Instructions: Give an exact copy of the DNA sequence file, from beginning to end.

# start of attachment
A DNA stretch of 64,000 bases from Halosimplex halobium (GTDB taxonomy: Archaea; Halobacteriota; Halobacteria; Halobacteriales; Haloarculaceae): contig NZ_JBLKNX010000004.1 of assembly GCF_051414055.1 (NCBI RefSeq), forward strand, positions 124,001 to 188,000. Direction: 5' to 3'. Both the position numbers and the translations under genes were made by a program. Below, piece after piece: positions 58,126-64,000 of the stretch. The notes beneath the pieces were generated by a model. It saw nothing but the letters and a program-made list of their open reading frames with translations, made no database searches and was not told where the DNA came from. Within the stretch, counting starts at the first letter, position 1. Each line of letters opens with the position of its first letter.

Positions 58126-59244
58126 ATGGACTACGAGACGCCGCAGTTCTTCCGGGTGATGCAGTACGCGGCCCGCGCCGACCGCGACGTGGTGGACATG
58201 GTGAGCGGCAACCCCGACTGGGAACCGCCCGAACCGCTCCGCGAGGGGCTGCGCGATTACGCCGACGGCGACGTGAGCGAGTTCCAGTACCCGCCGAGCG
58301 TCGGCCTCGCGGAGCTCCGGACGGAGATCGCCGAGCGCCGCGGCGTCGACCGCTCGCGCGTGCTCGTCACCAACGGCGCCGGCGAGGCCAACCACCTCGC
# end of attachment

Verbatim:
A DNA stretch of 64,000 bases from Halosimplex halobium (GTDB taxonomy: Archaea; Halobacteriota; Halobacteria; Halobacteriales; Haloarculaceae): contig NZ_JBLKNX010000004.1 of assembly GCF_051414055.1 (NCBI RefSeq), forward strand, positions 124,001 to 188,000. Direction: 5' to 3'. Both the position numbers and the translations under genes were made by a program. Below, piece after piece: positions 58,126-64,000 of the stretch. The notes beneath the pieces were generated by a model. It saw nothing but the letters and a program-made list of their open reading frames with translations, made no database searches and was not told where the DNA came from. Within the stretch, counting starts at the first letter, position 1. Each line of letters opens with the position of its first letter.

Positions 58126-59244
58126 ATGGACTACGAGACGCCGCAGTTCTTCCGGGTGATGCAGTACGCGGCCCGCGCCGACCGCGACGTGGTGGACATG
58201 GTGAGCGGCAACCCCGACTGGGAACCGCCCGAACCGCTCCGCGAGGGGCTGCGCGATTACGCCGACGGCGACGTGAGCGAGTTCCAGTACCCGCCGAGCG
58301 TCGGCCTCGCGGAGCTCCGGACGGAGATCGCCGAGCGCCGCGGCGTCGACCGCTCGCGCGTGCTCGTCACCAACGGCGCCGGCGAGGCCAACCACCTCGC